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The right window air conditioner for your room size

Consumer Reports' top small, medium, and large air conditioners

Last updated: May 27, 2016 11:00 AM

Size matters when you’re buying a window air conditioner. Buy too small and it will struggle to keep the room at a comfortable temperature; buy too big and and the room will cool too quickly without removing enough humidity from the air. Buy just right and you’ll be comfy and save money too. At Consumer Reports, we test air conditioners in the size rooms that they're intended to cool. Here are the best small, medium, and large window air conditioners from our tests.

Bedroom or office (100 to 300 square feet)

For a small bedroom, home office, or guest room you’ll want an air conditioner with good scores for comfort and quiet.

  • The GE AEM05LV, $170, a CR Best Buy, aced our comfort tests and was very quiet on both low and high fan speeds.
  • The LG LW6016R, $175, was also excellent at cooling a small room and was very quiet on the low fan setting but a little nosier on high.
  • The Frigidaire FFRA0511R1, $125, was a little nosier but the price is right.

Master bedroom or playroom (250 to 400 square feet)

To cool a bigger or busier room, you’ll want to step up to a mid-sized air conditioner.

  • The GE AEM08LT, $300, was tops in its class with excellent scores for cooling a medium-size room. It cruised through our brownout test, which tests if a unit can restart when voltage is low.  But it was a bit noisy when the fan was on high.
  • The LG LW8014ER, $240, a CR Best Buy, has very good scores for cooling and aced the brownout test.  It was also somewhat  noisy with the fan was on high.

Living room or family room (350 to 650 square feet)

For a living room or family room, you’ll want a large air conditioner, especially if you have an open floor plan.

  • The LG LW1214ER, $350, made our top picks list with its excellent scores for comfort. And despite its size, it operates at a quiet hum.
  • The Haier HWE12XCR, $310, was excellent at cooling but nosier than the LG. But it bounces right back in brownout conditions.

Size up your needs

Window air conditioners typically have cooling capacities ranging from 5,000 to 12,500 British Thermal Units (BTUs). But don’t buy by BTU alone. As a rule of thumb, an air conditioner needs 20 BTU for each square foot of living space but there are other considerations such as the height of your ceiling and the size of your windows and doorways. To measure your room, multiply the length of the room by the width. Energy Star recommends that you make adjustments for the following circumstances:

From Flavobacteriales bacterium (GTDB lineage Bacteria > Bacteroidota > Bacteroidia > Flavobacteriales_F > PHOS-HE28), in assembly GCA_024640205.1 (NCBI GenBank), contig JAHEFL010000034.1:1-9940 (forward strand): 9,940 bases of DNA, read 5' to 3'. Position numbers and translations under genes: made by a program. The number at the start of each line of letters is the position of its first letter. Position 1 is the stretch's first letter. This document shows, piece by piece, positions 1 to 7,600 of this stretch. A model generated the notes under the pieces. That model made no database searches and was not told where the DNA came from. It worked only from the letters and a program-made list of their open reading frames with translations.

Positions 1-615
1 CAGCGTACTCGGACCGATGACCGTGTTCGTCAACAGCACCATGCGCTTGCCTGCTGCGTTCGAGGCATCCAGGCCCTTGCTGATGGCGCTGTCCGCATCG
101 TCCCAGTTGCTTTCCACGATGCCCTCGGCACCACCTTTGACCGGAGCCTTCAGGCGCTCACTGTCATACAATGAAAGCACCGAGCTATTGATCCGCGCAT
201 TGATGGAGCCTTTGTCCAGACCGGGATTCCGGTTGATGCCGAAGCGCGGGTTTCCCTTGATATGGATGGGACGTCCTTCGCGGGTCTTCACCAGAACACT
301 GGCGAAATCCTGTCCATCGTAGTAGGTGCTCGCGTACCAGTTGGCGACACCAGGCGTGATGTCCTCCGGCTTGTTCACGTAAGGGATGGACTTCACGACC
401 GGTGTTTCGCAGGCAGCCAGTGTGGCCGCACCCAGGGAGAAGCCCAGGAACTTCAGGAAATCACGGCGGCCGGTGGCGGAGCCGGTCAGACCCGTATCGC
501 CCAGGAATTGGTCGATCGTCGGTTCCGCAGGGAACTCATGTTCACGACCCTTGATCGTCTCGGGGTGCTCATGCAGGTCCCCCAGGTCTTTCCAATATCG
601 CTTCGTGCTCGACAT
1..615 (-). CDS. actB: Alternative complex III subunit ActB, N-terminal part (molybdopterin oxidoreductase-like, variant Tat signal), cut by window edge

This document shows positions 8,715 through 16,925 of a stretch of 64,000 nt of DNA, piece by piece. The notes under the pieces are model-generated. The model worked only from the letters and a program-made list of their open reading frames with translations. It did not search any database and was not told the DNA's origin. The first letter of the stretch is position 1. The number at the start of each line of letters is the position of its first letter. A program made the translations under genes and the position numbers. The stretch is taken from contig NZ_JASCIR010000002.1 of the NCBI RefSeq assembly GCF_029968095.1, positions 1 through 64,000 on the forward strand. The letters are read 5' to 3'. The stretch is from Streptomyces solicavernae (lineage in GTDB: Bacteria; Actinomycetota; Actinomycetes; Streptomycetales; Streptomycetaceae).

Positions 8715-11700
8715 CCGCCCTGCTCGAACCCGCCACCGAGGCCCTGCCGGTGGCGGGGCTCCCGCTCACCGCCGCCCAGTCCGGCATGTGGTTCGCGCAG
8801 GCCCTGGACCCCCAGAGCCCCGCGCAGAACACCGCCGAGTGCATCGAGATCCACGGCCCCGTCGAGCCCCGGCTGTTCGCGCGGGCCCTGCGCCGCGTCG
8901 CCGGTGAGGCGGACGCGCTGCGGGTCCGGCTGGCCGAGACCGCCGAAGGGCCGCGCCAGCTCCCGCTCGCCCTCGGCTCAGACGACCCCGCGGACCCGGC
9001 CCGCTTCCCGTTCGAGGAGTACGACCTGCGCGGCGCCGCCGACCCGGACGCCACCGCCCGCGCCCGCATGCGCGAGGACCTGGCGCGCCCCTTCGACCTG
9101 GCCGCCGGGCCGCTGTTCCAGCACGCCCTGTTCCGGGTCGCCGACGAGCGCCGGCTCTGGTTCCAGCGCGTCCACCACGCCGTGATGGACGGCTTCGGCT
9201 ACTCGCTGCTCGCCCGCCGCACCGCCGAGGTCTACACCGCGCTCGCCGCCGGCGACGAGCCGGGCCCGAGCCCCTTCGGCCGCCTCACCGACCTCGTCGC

• If the room is heavily shaded, reduce capacity by 10 percent.
  • If the room is very sunny, increase capacity by 10 percent.
  • If more than two people regularly occupy the room, add 600 BTUs for each additional person.
  • If the unit is used in a kitchen, increase capacity by 4,000 BTUs.

Install it correctly

To get the most from your window air conditioner, install it right. If your window is not in the center of your room, check that the direction of the airflow is into the room, not into the corner. Here are some tips from

  • Make sure it’s level so the drainage system works effectively.
  • Check your outlets. Some larger units need a dedicated circuit.
  • Don’t put lamps or TVs near the air conditioner’s thermostat as the heat will cause it to run longer.
  • Set the thermostat as high as is comfortable, typically 78° F. You’ll appreciate the savings.
  • Don’t dial the temperature down when you turn the air conditioner on—it won’t cool the room any faster.
  • On humid days, set the fan speed on low; the slower air movement removes more moisture from the air.
  • Use an extra fan to spread the cooled air around.

Save energy too

Energy standards for window air conditioners are getting tougher, making them cheaper to run. Look for an Energy Efficiency Ratio of 10 or above. The higher the EER, the more efficient the air conditioner. Look for models with filters that are easy to remove for regular cleaning. All the air conditioners in our tests have remote controls, digital displays, and timers that you can set to cool down the room before you get home.

—Mary H.J. Farrell (@mhjfarrell on Twitter)

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